It is plain from Paul’s writings that presentations of the Christian message other than his own were current during his apostolic career. This concise and scholarly study describes four of the non-Pauline movements in the early church, each of which can be identified with a particular leader: Peter, acknowledged leader of the apostles; Stephen and the Hellenists (Jews who spoke Greek culturally and linguistically); James and the Church of Jerusalem; and John and his circle, including his influence at Ephesus. It is easy to view the early church through the eyes of Paul because so much of the New Testament contains his letters. This book, however, gives a sense of the diversity in the early church.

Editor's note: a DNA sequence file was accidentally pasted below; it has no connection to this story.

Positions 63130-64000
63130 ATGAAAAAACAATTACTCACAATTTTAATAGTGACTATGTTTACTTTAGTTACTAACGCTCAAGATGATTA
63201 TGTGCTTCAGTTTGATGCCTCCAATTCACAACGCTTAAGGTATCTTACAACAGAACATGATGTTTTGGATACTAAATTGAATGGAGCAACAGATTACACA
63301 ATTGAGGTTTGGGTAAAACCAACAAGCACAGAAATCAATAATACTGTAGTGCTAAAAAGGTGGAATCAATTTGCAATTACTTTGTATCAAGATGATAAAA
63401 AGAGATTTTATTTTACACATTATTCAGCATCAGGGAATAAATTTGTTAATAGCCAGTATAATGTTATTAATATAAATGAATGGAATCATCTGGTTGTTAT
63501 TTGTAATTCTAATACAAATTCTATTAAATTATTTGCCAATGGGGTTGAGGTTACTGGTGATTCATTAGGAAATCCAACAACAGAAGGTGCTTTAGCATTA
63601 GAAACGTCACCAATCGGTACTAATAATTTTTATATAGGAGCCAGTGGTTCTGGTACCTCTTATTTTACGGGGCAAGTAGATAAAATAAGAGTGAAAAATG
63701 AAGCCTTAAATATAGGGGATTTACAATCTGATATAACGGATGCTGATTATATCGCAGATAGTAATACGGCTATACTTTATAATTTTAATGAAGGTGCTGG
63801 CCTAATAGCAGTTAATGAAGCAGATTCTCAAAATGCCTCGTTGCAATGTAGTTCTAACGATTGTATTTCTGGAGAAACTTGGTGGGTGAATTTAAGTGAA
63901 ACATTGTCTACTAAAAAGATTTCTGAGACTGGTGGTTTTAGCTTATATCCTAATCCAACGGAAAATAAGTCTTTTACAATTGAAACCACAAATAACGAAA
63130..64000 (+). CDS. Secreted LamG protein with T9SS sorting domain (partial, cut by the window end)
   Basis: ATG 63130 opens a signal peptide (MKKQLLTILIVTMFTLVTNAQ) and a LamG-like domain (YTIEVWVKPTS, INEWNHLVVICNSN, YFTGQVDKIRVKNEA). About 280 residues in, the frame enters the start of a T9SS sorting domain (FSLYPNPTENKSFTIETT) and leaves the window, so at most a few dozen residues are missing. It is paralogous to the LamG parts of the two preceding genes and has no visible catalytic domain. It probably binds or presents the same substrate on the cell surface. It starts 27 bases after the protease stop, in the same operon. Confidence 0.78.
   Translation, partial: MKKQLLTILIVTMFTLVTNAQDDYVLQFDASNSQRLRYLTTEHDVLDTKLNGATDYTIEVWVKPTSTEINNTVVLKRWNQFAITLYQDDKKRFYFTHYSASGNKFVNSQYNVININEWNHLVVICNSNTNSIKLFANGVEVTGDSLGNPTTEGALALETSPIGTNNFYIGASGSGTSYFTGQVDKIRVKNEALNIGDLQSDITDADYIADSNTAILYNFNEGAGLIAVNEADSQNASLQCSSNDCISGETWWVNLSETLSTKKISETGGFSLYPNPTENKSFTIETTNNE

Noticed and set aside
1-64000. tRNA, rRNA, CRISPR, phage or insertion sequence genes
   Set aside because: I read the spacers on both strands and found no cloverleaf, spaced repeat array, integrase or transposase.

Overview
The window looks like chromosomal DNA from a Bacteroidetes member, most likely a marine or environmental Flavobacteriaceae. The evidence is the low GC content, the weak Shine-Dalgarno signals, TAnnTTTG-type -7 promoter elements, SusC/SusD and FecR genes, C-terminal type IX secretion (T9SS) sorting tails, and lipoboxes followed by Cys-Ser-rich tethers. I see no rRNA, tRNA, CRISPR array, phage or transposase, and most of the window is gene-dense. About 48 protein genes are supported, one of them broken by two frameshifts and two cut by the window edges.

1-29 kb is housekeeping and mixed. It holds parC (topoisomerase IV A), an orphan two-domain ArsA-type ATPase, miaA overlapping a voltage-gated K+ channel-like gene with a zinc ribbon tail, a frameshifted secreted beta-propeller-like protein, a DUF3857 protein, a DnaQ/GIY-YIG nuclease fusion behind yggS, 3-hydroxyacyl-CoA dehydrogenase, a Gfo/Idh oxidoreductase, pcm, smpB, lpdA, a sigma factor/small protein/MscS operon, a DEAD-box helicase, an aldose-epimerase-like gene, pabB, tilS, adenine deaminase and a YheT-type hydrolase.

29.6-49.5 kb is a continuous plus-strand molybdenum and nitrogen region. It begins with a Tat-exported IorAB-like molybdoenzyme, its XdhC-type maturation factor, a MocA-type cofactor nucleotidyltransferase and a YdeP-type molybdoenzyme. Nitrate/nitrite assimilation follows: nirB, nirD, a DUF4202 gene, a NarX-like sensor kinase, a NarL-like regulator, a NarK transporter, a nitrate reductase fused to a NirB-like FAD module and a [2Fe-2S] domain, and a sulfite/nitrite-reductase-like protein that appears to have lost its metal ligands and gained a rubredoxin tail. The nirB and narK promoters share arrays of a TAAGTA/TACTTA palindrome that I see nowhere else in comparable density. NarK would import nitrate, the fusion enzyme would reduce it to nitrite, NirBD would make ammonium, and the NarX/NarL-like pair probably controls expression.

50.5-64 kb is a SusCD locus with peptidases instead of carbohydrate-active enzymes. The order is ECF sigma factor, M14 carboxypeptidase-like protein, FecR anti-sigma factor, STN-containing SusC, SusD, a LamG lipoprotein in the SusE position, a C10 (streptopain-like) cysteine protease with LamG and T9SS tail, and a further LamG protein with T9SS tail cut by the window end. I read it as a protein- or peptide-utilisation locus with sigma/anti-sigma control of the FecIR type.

F.F. Bruce gives New Testament readers a better historical understanding of the non-Pauline traditions. If you want to properly understand Paul, you need to understand historical context. This text does the job. Bruce comes to terms with pluralism in the early church’s understanding of the person and work of Christ. The chapters reflect a great deal of compression and merit concentrated study. Originally published in England as "Men and Movements in the Primitive Church."